Changes in Inspiratory and Expiratory Flow Rates with Sustained Hand Grip and their Correlation with Fat Free Mass Index in Healthy Young Adults CC01-CC04
Dr. Aparajita Priyadarshini,
Elegance Apartment, Flat B-202, Kalarahanga, Pokiit, Bhubaneswar, Odisha, India.
Introduction: Aerobic exercises which are isotonic in nature have been proved to be beneficial in a number of cardiovascular and lifestyle diseases. But the effect of isometric exercises on cardiovascular and respiratory system is not fully evaluated. Existing literature on effect of isometric exercise on respiratory flow parameters are scanty and needs to be studied. Further, the impact of muscle mass on respiratory flow parameters need to be evaluated.
Aim: To investigate the change in respiratory flow parameters (Peak Inspiratory Flow (PIF), Maximal Inspiratory Flow (MIF) 50, Peak Expiratory Flow (PEF), Maximum Expiratory Flow (MEF) 25-75, MEF 25, MEF 50 and MEF 75) in response to Sustained hand grip exercise and to find out any correlation between these flow parameters and Fat Free Mass Index (FFMI).
Materials and Methods: A cross-sectional study was conducted at Department of Physiology, MKCG Medical College, Berhampur University, Odisha between October 2011 and August 2014. A total of 150 healthy volunteers aged between 17 to 25 years were included in the study. Anthropometric measurements were recorded using standardised instruments. Body fat percentage was measured by Bioelectric Impedance Analysis technique and then Fat Free Mass (FFM) and FFMI were calculated using standard formulae. Respiratory Flow parameters were assessed using Flow handy Spirometer as per the American Thoracic Society/European Respiratory Society (ATS/ERS) guidelines. Sustained hand grip exercise was performed with Physilab Grip Dynamometer. IBM SPSS Statistics Version 24.0, was used for statistical analysis. Paired sample t-test was used to compare lung volumes at baseline and after 3 minutes of sustained hand grip exercise. The p-value <0.05 was considered statistically significant. Karl Pearson Correlation coefficient was used to study the linear relationship between FFMI and various inspiratory and expiratory flow rates.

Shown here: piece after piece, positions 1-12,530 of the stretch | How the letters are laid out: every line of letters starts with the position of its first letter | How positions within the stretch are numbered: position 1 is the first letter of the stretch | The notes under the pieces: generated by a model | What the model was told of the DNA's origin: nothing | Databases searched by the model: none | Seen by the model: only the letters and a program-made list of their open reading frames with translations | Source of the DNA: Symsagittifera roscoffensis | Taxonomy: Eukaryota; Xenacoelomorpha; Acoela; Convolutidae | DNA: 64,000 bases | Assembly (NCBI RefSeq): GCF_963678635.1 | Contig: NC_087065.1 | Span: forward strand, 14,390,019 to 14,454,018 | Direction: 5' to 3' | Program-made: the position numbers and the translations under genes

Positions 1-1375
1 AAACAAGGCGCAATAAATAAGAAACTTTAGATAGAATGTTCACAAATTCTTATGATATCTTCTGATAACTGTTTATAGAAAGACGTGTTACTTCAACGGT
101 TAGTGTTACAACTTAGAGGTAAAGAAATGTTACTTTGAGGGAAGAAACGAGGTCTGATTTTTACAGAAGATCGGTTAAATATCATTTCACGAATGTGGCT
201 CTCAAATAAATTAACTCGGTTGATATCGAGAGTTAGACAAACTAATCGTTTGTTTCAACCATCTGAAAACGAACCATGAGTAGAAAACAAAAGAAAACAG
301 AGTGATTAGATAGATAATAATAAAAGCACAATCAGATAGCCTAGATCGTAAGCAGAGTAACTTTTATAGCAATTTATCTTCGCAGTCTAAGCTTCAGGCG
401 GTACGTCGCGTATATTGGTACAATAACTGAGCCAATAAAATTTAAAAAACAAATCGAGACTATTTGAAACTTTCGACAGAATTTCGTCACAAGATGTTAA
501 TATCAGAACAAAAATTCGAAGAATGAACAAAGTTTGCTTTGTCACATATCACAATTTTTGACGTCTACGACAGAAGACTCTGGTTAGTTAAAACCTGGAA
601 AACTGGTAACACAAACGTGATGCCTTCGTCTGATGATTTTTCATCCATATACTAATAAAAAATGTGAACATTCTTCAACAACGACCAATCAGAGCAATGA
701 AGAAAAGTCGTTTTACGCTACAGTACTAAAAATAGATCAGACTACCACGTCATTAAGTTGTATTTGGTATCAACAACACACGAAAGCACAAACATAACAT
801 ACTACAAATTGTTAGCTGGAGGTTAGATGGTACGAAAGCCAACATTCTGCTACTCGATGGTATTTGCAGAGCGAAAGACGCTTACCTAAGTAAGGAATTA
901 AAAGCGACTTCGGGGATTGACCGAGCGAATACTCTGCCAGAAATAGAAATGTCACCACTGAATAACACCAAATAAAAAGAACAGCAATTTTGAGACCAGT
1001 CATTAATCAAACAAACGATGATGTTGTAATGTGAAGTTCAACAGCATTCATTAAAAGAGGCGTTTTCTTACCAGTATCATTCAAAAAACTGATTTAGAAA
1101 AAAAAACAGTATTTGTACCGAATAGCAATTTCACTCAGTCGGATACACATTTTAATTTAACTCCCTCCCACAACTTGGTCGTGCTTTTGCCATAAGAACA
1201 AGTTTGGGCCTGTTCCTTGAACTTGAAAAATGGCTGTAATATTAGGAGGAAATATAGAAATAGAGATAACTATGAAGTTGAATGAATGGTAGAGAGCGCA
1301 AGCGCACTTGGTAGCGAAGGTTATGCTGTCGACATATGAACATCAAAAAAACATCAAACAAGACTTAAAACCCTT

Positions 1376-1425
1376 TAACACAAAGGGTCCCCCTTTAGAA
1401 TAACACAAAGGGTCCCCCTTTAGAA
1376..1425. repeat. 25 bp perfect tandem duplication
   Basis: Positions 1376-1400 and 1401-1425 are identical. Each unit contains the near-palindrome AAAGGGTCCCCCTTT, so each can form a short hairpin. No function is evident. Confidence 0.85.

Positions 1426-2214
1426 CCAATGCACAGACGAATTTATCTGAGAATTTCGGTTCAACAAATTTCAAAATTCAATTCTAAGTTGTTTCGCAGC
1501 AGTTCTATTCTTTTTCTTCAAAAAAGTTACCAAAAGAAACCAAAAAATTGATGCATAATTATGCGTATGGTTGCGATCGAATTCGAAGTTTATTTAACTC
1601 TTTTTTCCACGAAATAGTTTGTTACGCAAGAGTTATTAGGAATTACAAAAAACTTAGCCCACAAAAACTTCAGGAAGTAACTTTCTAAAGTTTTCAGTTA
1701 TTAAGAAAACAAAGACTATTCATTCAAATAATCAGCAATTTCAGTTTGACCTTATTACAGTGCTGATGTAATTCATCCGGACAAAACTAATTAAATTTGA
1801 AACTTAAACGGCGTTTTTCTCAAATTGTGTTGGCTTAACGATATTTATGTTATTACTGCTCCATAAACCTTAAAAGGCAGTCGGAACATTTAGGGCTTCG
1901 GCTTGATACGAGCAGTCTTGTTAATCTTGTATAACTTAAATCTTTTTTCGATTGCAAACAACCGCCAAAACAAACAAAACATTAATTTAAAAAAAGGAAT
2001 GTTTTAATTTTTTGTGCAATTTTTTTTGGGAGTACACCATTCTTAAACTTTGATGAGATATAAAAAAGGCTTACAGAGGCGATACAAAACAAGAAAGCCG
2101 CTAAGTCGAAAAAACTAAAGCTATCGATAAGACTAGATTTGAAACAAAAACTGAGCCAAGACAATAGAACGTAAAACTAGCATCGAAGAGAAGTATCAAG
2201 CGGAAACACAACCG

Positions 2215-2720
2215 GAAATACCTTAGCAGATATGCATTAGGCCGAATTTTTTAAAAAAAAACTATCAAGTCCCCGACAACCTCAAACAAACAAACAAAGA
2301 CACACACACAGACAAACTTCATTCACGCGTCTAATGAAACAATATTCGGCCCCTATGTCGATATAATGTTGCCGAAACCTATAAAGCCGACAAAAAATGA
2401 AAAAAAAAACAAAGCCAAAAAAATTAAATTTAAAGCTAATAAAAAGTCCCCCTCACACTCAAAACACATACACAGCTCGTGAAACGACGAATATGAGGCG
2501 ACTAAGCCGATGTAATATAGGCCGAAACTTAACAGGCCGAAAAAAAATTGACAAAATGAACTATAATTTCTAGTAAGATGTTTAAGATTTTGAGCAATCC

Results: The mean values of all respiratory flow parameters under study decreased at 3 minutes of sustained hand grip exercise as compared to baseline values. This change was statistically significant for PEF (p-value 0.012), MEF 25-75 (p-value 0.041), MEF 50 (p-value 0.001), MEF 75 (p-value 0.012) and MIF50 (p-value 0.004) (p<0.05). All the flow rates studied except MEF 25 showed significant positive correlation with FFMI (r-values between 0.231 to 0.380, p<0.05) but the strength of association was low.
Conclusion: There was a statistically significant reduction in both inspiratory and expiratory flow parameters with isometric sustained hand grip exercise. So, isometric exercises should be avoided in patients with obstructive airway diseases. But muscle mass should be improved for better ventilation as authors observed a positive correlation between FFMI and respiratory flow rates.